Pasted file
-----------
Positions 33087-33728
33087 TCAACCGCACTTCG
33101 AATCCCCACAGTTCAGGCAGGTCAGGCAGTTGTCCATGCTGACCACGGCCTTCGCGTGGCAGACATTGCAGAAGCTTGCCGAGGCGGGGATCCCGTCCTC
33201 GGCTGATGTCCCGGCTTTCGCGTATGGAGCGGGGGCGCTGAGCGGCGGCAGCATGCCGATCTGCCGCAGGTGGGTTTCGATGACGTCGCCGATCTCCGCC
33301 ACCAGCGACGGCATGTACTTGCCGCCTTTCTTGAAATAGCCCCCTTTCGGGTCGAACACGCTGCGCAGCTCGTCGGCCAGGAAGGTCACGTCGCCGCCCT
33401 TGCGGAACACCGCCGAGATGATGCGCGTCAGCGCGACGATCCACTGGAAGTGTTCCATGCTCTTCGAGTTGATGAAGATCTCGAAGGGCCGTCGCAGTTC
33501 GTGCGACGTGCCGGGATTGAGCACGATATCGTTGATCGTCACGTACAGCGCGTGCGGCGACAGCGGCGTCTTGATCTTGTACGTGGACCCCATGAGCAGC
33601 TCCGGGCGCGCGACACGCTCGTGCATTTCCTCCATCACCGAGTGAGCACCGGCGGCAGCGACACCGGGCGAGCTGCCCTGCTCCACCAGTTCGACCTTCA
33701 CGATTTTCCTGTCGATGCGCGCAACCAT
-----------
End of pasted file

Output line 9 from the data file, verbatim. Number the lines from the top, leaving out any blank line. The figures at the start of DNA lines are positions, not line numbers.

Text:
33701 CGATTTTCCTGTCGATGCGCGCAACCAT